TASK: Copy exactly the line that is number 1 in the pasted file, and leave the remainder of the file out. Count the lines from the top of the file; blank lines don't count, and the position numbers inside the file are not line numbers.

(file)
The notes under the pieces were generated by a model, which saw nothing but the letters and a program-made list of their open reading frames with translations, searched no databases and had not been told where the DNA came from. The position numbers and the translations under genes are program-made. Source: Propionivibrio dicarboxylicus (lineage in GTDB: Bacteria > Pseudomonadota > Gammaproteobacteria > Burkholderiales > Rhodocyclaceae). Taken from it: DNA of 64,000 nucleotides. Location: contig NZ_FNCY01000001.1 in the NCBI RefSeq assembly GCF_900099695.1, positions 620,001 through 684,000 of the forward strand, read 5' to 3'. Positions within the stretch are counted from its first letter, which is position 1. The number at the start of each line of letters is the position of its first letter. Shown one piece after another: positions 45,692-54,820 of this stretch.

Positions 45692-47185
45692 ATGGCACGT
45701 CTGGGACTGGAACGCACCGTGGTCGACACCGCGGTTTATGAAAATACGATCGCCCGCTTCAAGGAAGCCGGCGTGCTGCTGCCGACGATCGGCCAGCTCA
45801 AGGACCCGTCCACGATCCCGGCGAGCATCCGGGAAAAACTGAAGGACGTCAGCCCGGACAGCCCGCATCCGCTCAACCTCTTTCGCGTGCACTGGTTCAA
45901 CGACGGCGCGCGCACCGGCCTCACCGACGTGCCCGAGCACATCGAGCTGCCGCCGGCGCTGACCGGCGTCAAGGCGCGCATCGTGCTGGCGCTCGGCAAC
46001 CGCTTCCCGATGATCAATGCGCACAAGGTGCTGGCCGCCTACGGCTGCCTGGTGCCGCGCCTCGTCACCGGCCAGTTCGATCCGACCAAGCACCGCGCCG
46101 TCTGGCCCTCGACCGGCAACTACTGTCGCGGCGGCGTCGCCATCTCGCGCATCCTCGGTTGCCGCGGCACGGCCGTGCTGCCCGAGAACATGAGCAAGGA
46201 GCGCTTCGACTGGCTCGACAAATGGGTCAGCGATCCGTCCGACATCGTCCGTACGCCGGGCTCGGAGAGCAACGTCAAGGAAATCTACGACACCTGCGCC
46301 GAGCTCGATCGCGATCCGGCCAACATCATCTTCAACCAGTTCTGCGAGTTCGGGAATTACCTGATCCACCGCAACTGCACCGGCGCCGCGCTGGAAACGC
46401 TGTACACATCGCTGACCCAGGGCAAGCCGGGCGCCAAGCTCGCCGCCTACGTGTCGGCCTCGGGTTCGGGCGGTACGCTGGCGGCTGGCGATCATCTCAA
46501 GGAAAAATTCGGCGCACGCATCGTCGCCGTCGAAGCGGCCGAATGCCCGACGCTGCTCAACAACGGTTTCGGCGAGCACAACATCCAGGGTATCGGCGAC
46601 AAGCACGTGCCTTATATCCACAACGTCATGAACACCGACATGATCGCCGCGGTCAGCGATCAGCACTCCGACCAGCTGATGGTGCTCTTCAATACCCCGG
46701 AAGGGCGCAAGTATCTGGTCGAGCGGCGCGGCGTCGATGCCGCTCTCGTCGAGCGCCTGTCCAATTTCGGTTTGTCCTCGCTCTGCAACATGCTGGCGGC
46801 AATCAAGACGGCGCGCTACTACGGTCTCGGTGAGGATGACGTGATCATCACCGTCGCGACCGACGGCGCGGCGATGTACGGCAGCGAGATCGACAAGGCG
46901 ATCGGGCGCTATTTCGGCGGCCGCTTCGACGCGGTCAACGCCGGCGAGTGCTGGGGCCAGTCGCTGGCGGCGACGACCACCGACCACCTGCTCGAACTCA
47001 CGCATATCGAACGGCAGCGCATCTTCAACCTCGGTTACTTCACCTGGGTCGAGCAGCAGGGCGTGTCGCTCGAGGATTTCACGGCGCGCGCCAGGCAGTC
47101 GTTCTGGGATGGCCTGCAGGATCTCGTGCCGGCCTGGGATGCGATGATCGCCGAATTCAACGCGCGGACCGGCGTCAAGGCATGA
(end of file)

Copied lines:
The notes under the pieces were generated by a model, which saw nothing but the letters and a program-made list of their open reading frames with translations, searched no databases and had not been told where the DNA came from. The position numbers and the translations under genes are program-made. Source: Propionivibrio dicarboxylicus (lineage in GTDB: Bacteria > Pseudomonadota > Gammaproteobacteria > Burkholderiales > Rhodocyclaceae). Taken from it: DNA of 64,000 nucleotides. Location: contig NZ_FNCY01000001.1 in the NCBI RefSeq assembly GCF_900099695.1, positions 620,001 through 684,000 of the forward strand, read 5' to 3'. Positions within the stretch are counted from its first letter, which is position 1. The number at the start of each line of letters is the position of its first letter. Shown one piece after another: positions 45,692-54,820 of this stretch.